If they had their druthers nobody would be waiting in that particular room, the one everyone hopes never to have to visit. The dreaded room, the room of the cursed. Like a soldier sitting in a room waiting to be shipped off to war looking around and wondering who will return alive, you can find yourself wondering about the others patients, their stage and their prognoses. Boredom mixed with morbid curiosity and empathy leads to such speculation. Some people chat as if they are continuing conversations they started somewhere else, perhaps from many appointments on the same day or spending time together in the chemotherapy room. But mostly people don’t talk while they wait. One time I had a guy sit next to me, who seemed to be barely conscious. Before long he started to spray blood out of the top his hand where a bandage had just fallen off. I leaned away, and his wife yelled in panic. The nurses came running, whisked him away, and cleaned up the mess. That’s far more excitement than anyone wants in that room, and thankfully far more than we usually get. Typically we wait in silence, alone with our worries and hopes, and our morbid curiosities.
There is a fairly long wait between the drawing of the blood and the consultation with a doctor where the blood counts are discussed. In between the blood has to be sent to the lab and analyzed, and the results must be entered into the computer system. The waiting time varies between 30 mins. and two hours. So, this past week I decided to get a cup of coffee after my blood was drawn. When I returned to the waiting room I found an open seat, adjacent to which were the belongings of someone who must have been in the back room having blood drawn. I couldn’t remember who might be sitting there, but since people tend not to socialize, I didn’t much care, I‘m nearly done with Ana Karenina, and I was looking forward to diving into the book. I plopped down and got busy with the book. A few minutes later a woman five to ten years my elder sat down. Apparently she looked over to see what I was reading because she immediately she said something to the effect of how nice it was that I was reading that book. I wasn’t looking for conversation, and I certainly didn’t expect it, but I was about to get it.
I didn’t really want to stop reading so I replied pleasantly but briefly and returned to the book. But she would not relent, I soon learned that she was from Brazil. After meeting the man who would be her husband on a Pacific cruise about 10 years ago, they each returned home to their respective countries. But then he contacted her telling her that he had a cancerous growth on his throat. She decided to move half way across the world to help with his care. She left behind a grown daughter and elderly mother, At some point after that, they were married. But he’s been in and out of the hospital ever since. The details of it all were a bit hard to follow because I was having some trouble with her thick Portuguese accent. So, we switched to English, a language we were both more comfortable in. She told me that while he was in the hospital initially she kept herself busy by learning guitar and singing, first in a Protestant choir and then in Catholic one. A few years back her own health troubles began. Her platelet counts dropped precipitously for unknown reasons. In response she was treated with a high dose of cortisone, which elicited psychotic reactions. The doctors switched to chemotherapy and that seems to be helping. And although she has no one to help her out, she has also been taking care of her husband all along.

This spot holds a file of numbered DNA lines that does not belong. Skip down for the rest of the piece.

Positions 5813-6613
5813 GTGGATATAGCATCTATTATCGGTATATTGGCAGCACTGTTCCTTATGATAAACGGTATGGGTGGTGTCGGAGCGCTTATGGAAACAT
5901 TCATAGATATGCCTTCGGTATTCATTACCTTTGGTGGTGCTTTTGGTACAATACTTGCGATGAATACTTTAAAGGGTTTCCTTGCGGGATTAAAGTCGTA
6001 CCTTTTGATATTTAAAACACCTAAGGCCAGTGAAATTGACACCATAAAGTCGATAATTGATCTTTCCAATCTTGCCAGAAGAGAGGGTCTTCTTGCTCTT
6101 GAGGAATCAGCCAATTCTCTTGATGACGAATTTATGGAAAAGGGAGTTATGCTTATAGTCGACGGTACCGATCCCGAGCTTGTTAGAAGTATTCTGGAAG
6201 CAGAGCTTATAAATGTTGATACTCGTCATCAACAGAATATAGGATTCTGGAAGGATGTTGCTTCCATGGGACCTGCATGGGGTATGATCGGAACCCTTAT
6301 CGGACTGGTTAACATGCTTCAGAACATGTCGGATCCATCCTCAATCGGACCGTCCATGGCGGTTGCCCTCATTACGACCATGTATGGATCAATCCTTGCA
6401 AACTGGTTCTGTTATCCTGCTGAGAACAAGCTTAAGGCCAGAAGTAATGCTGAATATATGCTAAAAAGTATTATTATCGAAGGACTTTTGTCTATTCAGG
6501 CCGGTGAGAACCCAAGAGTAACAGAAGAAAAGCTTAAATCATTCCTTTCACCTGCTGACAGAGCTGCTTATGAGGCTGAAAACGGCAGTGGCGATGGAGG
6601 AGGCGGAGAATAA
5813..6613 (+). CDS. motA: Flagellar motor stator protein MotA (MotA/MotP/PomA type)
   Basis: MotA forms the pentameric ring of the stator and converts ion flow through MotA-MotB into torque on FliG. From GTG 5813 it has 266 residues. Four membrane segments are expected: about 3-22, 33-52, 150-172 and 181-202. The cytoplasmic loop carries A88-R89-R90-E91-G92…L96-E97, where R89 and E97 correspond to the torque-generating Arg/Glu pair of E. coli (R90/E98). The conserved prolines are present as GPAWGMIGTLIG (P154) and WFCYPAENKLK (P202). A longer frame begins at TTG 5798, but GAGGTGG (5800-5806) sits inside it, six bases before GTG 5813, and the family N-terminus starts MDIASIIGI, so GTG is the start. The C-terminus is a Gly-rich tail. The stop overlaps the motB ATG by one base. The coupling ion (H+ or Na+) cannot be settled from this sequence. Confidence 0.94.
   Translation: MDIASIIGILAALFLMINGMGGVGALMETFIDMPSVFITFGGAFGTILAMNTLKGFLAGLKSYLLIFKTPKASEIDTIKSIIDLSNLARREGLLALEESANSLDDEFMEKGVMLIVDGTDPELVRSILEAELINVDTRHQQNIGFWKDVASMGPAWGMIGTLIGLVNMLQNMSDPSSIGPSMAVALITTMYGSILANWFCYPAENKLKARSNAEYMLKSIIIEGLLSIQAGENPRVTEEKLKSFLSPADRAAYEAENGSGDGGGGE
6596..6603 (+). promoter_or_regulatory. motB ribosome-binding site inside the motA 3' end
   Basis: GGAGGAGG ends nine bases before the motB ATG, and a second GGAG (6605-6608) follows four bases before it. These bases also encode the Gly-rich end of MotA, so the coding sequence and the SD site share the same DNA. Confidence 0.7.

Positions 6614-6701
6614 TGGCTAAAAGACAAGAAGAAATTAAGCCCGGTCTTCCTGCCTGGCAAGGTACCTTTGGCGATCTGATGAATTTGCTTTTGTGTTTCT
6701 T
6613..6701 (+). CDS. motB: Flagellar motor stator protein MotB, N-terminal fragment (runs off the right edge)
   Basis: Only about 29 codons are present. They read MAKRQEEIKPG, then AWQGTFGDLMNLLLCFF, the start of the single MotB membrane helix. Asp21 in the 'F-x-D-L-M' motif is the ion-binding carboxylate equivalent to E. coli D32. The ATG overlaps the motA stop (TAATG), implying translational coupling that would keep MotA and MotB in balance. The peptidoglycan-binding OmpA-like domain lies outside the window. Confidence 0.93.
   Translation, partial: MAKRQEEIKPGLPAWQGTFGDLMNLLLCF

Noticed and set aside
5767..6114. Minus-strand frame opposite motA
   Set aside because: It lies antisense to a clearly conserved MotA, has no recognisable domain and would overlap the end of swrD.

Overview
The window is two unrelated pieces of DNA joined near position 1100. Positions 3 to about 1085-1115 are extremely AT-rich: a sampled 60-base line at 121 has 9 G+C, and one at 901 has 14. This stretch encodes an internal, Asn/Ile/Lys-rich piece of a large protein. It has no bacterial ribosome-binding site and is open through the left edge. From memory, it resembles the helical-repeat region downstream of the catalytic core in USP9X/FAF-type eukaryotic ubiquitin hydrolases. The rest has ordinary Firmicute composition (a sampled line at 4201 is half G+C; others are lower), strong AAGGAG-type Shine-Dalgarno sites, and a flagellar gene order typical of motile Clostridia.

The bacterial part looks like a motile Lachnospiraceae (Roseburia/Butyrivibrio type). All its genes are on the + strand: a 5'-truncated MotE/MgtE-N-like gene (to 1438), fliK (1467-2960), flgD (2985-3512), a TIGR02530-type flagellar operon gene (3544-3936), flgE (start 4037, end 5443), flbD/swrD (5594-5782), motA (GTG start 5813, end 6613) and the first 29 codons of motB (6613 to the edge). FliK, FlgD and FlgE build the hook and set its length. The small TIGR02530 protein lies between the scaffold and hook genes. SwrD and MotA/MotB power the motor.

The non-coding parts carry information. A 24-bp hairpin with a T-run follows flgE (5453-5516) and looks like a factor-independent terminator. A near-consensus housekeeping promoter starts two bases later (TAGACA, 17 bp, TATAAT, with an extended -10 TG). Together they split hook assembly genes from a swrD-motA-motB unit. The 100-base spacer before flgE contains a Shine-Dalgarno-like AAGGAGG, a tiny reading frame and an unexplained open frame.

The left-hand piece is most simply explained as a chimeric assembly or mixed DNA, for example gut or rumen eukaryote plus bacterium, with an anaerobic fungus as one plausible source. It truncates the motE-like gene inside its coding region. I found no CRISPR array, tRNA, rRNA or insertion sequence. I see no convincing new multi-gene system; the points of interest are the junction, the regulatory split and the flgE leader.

She related this whole story without a complaint, an indication of regret, or a trace of self-pity. It was just her life that she was telling me about. I marveled at her strength and spirit. The discussion lasted for at least a half an hour, but she was eventually called into the back room for her doctor’s consultation. When she came out, before leaving, she came over to me, smiled, shook my hand, and pleasantly said good bye. The Stoic philosopher Marcus Aurelius advised that we should strive to be like the cliff against which the waves continually crash, but standing firm tames the fury of the waves; for then we will not be unhappy due to what has happened to us, but remain happy despite what happens. We don't know how we are going to react to hardship when it falls on us, but I could only hope to have her fortitude and sanguinity. I never learned her name, but I will probably never forget our conversation. That day last week I found unlikely inspiration in the dreaded waiting room.